(Delivered at Riverway Unplugged Service, April 15, 2011 – posted at www.jewminations.com)


This Shabbat is actually a special Shabbat called Shabbat HaGadol, or the Great Sabbath.  What makes this Sabbath so great is, unsurprisingly, subject to great debate.  Some claim that this is the time aligns with the time in the story of Exodus when the miracle of the pascal lamb occurred—just prior to their departure from Egypt, and just prior to our experience of Passover. Other authorities claim that Shabbat HaGadol got its name from the age-old custom of rabbis sharing with their community sermons that were “great” in length (don’t worry). 
What is unequivocal is the consensus that unlike regular Shabbatot, which stand alone, distinct from the week it succeeds and proceeds, this Shabbat significantly points toward the week to come.  However you view this Sabbath, Shabbat HaGadol points to Passover.
Passover is the most widely practiced Jewish holiday in the world.  More people in the Jewish community participate in Passover Seders than show up to shul on Rosh HaShanah or Yom Kippur.  Just think about that for a moment– we “sell more seats” to Passover than we do to Yom Kippur.  This tells us something: Passover is a kind of High Holy Day– that is if you consider people voting with their “seat.”  But of course it’s different–we’re in homes.  You don’t need a rabbi for a long sermon (maybe you’ve got mom or dad for that).  Just bring your voice and your appetite.  So tonight, rather than having me simply utter sermonic jabber, let’s do this together, shall we?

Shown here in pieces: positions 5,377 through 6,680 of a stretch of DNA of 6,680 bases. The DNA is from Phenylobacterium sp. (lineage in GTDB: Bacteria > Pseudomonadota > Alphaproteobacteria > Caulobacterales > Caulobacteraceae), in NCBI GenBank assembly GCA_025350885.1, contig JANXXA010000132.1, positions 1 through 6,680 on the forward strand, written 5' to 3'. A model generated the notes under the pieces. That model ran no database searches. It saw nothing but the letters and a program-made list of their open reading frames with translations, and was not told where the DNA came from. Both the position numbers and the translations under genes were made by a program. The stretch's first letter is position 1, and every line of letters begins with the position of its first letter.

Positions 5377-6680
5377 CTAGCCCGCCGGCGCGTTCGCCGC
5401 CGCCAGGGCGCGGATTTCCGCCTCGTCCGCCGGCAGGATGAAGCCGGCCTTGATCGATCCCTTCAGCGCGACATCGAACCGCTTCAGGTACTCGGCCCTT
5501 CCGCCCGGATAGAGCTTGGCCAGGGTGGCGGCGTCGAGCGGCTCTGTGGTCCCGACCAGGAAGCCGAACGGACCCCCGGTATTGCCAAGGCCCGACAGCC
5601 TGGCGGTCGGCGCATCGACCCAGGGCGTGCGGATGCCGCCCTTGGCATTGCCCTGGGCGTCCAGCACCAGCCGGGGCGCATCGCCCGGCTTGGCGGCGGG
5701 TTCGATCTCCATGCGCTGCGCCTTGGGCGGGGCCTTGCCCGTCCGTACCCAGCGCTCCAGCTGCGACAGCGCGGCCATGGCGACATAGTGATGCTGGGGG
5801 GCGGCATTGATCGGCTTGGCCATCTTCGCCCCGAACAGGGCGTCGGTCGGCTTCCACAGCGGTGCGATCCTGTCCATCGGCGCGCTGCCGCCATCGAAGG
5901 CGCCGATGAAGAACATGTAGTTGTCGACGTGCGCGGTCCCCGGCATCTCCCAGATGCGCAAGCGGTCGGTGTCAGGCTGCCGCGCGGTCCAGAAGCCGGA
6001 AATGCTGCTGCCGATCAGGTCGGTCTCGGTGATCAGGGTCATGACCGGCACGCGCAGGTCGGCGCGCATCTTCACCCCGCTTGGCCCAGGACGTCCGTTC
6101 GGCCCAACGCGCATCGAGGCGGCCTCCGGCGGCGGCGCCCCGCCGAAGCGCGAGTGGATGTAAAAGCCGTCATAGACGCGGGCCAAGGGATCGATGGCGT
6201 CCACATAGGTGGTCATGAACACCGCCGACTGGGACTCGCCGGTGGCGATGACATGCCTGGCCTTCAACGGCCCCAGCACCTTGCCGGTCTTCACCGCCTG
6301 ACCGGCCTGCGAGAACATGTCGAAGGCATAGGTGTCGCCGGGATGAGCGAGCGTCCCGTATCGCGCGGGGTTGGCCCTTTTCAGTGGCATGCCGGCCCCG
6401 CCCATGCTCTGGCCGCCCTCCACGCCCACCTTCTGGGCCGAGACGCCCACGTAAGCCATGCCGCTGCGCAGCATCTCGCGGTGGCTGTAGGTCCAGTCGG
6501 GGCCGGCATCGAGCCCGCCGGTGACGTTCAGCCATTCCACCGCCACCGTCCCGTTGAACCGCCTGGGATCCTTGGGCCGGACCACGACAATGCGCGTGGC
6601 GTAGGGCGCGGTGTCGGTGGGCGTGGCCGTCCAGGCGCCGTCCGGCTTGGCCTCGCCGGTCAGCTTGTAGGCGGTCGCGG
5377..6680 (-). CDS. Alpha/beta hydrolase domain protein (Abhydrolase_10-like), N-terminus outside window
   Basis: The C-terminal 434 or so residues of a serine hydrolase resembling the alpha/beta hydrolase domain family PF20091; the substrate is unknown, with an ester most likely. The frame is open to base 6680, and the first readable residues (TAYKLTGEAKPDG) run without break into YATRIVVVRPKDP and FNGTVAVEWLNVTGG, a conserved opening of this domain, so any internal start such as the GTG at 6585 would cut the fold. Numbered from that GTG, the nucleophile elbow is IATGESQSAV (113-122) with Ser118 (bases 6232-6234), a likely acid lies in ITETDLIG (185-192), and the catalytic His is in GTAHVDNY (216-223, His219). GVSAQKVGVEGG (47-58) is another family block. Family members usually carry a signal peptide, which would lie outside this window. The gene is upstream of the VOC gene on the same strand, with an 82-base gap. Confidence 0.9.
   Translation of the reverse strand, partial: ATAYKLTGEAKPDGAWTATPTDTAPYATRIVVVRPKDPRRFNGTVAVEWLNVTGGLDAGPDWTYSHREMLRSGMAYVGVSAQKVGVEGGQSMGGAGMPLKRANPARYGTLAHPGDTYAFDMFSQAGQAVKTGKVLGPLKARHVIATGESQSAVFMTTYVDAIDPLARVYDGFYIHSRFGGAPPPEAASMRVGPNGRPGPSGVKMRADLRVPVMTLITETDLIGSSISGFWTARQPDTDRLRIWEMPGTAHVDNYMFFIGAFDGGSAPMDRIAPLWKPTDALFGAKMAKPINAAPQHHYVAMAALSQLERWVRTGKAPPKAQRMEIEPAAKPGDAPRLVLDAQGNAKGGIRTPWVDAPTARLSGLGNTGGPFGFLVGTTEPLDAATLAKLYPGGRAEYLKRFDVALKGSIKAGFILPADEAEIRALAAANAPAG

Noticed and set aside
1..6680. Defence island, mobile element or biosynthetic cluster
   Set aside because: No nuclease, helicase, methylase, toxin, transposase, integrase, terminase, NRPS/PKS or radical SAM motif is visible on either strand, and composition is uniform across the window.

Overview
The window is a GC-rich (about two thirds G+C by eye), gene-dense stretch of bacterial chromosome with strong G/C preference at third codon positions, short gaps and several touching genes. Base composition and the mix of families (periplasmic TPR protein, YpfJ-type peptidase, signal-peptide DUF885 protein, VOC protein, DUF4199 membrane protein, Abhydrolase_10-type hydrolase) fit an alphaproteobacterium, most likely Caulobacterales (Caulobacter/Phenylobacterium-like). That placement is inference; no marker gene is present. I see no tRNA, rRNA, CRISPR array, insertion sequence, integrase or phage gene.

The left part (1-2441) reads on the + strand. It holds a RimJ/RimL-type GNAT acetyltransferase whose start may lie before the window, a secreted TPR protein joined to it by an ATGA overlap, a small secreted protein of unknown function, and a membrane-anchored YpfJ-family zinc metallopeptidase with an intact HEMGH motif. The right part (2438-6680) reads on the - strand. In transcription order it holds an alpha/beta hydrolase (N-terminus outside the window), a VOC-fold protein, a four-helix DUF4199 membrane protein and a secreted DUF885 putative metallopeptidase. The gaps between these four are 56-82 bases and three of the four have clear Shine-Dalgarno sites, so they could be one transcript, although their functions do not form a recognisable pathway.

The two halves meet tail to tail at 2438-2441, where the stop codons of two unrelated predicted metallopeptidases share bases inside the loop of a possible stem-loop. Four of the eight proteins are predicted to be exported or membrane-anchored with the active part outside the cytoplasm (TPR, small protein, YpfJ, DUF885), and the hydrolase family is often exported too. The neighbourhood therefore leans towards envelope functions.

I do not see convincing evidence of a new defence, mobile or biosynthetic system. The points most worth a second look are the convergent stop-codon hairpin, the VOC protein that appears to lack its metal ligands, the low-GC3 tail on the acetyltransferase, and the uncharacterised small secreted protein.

Here’s how we’ll start.  I’ll say a few words, and you fill in the blank.
“The answer, my friend, is ________”
“He is a big fish in  _____”
(Ok, let’s take it up a notch, and quote royalty)
“I’m proud to say she’s my buttercup, I’m in love: ______”
(and for my fellow English majors)
“But soft, what light through yonder window breaks: [______]”
These are all examples of what? Metaphor.  
What’s a metaphor?
Etymologically, metaphor is a Greek word, deriving from “meta” meaning “over, across, beyond,” and “pherein ” meaning “to carry.”  So, metaphor means to carry us beyond.  For this reason, Cicero described metaphor as a kind of borrowing, in which we take meaning from one thing and pass it to another.  It’s a linguistic hand-me-down (that is, if you’re okay with using a metaphor to define a metaphor).
David Brooks this week wrote an Op-Ed in the New York Times on metaphors, in which he discusses a fascinating book by author James Geary called I Is an Other. Geary’s book, published in February, explores how “metaphors are not at the rhetorical frills at the edge of how we think,” but actually at the very heart of it. Geary describes metaphorical thinking as an instinctual way of comprehending things.  On average, we use 1 metaphor for every 10-15 words (or about 100/sermon)
Where would we be without metaphor?  For one thing, our literature would lose its luster:
What light through yonder window breaks?  It is Juliet, applying her luminous restorative night cream!”